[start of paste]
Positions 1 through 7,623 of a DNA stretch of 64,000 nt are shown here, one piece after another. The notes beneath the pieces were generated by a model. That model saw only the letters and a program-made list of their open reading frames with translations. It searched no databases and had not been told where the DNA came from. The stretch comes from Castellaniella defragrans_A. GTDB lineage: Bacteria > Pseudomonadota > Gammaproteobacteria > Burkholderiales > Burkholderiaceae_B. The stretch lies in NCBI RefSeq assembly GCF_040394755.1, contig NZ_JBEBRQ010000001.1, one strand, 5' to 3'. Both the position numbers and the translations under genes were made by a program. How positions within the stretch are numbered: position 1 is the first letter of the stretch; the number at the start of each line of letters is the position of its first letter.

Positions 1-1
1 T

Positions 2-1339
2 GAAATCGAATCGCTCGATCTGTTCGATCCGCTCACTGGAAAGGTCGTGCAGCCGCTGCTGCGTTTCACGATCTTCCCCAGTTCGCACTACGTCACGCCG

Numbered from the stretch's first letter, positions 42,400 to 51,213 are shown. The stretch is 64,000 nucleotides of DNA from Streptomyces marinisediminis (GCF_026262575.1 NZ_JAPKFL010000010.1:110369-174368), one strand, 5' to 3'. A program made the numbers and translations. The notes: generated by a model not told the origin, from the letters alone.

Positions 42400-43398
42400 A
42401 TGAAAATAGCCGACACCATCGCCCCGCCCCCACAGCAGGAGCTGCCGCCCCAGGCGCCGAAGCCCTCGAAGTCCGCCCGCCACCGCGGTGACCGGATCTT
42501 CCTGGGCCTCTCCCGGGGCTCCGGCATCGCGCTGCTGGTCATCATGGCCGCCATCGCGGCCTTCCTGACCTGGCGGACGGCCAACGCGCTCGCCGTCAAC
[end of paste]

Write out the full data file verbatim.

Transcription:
Positions 1 through 7,623 of a DNA stretch of 64,000 nt are shown here, one piece after another. The notes beneath the pieces were generated by a model. That model saw only the letters and a program-made list of their open reading frames with translations. It searched no databases and had not been told where the DNA came from. The stretch comes from Castellaniella defragrans_A. GTDB lineage: Bacteria > Pseudomonadota > Gammaproteobacteria > Burkholderiales > Burkholderiaceae_B. The stretch lies in NCBI RefSeq assembly GCF_040394755.1, contig NZ_JBEBRQ010000001.1, one strand, 5' to 3'. Both the position numbers and the translations under genes were made by a program. How positions within the stretch are numbered: position 1 is the first letter of the stretch; the number at the start of each line of letters is the position of its first letter.

Positions 1-1
1 T

Positions 2-1339
2 GAAATCGAATCGCTCGATCTGTTCGATCCGCTCACTGGAAAGGTCGTGCAGCCGCTGCTGCGTTTCACGATCTTCCCCAGTTCGCACTACGTCACGCCG

Numbered from the stretch's first letter, positions 42,400 to 51,213 are shown. The stretch is 64,000 nucleotides of DNA from Streptomyces marinisediminis (GCF_026262575.1 NZ_JAPKFL010000010.1:110369-174368), one strand, 5' to 3'. A program made the numbers and translations. The notes: generated by a model not told the origin, from the letters alone.

Positions 42400-43398
42400 A
42401 TGAAAATAGCCGACACCATCGCCCCGCCCCCACAGCAGGAGCTGCCGCCCCAGGCGCCGAAGCCCTCGAAGTCCGCCCGCCACCGCGGTGACCGGATCTT
42501 CCTGGGCCTCTCCCGGGGCTCCGGCATCGCGCTGCTGGTCATCATGGCCGCCATCGCGGCCTTCCTGACCTGGCGGACGGCCAACGCGCTCGCCGTCAAC